Why do people believe fake news on Facebook?
MANILA, Philippines – For many, Facebook is an informal place to share news and information that interests them. When people share fake news – satirical articles from SoWhatsNews and The Onion or ill-researched propaganda, among others – a significant number of people still buy into it and believe it instantly.
If you have been duped by fake news, or know people who buy into fake news easily, there's some scientific reasoning explaining why some people fall for fake news. (READ: Why can’t many Filipinos tell truth from satire?)
Researchers at Northeastern University’s Laboratory for the Modeling of Biological and Socio-Technical Systems released a study that attempts to explain why some people more readily believe fake news.
The study, titled "Collective attention in the age of (mis)information," notes that people who believe fake news also tend to be those who mistrust mainstream media and who put more stock into a conspiracy theory.
The study analyzed Facebook use among 2.3 million Italians leading up to the 2013 elections. Researchers categorized Facebook pages into three subsets: alternative information sources, which include topics neglected by science and mainstream media; online political activism; and mainstream media. While people seemed to visit the three kinds of sites equally, the research pointed to a stronger connection between those who went to political activism pages and alternative news sources.
The researchers tested this by throwing 2,788 completely false posts at 1,279 users and gauged their responses. One of the popular posts – shared nearly 35,000 times in less than a month – discussed the passsage of a fake law, made by a politician who did not exist and with a number of votes for and against the law that couldn't be possible.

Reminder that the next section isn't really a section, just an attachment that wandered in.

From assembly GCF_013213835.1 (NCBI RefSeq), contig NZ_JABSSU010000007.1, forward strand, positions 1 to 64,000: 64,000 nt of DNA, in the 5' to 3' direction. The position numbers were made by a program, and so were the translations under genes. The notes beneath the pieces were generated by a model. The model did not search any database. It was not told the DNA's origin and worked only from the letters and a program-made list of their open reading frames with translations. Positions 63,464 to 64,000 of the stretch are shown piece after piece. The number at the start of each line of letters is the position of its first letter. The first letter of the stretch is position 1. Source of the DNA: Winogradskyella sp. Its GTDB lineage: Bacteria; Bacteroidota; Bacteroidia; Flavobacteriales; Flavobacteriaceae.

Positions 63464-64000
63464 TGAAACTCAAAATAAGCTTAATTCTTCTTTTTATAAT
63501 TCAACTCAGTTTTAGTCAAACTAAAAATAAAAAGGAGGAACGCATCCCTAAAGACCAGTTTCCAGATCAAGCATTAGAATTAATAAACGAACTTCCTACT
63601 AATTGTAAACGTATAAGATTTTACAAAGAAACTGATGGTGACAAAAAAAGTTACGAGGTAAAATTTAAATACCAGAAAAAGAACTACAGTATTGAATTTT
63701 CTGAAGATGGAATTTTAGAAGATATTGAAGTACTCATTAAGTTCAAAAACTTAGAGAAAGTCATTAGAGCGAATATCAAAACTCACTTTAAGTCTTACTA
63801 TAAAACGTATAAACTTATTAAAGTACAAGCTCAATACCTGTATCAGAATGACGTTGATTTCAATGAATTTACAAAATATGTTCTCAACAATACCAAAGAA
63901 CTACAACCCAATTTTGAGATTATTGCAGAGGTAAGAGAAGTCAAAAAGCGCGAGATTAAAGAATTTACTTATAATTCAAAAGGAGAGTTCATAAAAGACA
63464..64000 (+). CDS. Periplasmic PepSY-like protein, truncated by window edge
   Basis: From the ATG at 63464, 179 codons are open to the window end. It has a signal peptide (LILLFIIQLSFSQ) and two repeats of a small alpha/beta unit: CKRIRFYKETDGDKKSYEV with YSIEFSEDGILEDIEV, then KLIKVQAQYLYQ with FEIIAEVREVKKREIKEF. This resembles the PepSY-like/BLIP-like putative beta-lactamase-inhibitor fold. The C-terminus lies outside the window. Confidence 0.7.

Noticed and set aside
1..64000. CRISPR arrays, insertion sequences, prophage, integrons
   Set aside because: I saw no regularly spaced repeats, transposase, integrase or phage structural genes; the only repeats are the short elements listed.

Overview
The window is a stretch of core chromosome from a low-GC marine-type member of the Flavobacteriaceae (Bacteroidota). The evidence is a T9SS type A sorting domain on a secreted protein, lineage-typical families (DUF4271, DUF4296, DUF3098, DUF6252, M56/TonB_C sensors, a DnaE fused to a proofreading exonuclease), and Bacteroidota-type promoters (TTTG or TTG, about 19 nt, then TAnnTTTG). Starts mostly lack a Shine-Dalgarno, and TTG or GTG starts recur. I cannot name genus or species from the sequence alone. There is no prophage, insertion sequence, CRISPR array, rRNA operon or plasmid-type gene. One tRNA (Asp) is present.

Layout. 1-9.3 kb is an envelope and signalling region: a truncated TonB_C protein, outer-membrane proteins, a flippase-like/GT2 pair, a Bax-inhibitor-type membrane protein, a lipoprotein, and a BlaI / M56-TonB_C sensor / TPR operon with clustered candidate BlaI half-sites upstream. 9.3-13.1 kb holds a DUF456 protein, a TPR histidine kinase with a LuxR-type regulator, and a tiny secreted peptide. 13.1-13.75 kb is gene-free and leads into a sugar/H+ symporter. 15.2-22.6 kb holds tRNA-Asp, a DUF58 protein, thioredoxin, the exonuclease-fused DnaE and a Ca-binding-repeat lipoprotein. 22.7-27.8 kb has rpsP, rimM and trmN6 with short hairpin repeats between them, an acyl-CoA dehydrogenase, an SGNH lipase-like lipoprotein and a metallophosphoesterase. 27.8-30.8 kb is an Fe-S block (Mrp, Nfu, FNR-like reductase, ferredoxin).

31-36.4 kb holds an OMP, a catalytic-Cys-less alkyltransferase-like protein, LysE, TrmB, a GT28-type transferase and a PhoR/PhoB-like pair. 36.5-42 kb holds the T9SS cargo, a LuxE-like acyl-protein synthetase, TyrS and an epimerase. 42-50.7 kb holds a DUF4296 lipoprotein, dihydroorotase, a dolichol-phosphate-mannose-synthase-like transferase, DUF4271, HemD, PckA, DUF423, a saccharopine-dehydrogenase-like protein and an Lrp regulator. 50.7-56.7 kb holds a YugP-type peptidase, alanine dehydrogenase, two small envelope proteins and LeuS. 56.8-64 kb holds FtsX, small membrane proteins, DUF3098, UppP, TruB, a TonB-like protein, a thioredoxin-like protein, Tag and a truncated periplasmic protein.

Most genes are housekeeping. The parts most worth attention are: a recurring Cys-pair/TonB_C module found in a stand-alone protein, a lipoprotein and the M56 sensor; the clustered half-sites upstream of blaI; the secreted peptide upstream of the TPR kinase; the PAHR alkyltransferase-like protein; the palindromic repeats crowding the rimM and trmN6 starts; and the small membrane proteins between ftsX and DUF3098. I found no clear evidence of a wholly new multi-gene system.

The fake law, which allocated 134 billion euros to funding job placement for policymakers who might lose their job in the election, also tacked on a startling amount of money to the news item, as 134 billion euros is more than 10% of Italy's Gross Domestic Product (GDP).
As page 8 of their study notes, their results show that "users with strong preferences for alternative information sources, perhaps motivated by the will to avoid the manipulation played by mainstream media controlled by the government, are more susceptible to false information."
While this is tempered somewhat by the use of a particular regional subset of the world, which may have different values from other world cultures, the research does offer a glimpse into why people believe things on Facebook. (READ: I hate Facebook, but...)
Their study's conclusion also raised a warning, with the researchers saying that "the higher the number of circulating unsubstantiated claims is, the more users will be biased in selecting contents." The more fake news goes online, the greater the bias people have towards picking and choosing what they want to think is true. – Rappler.com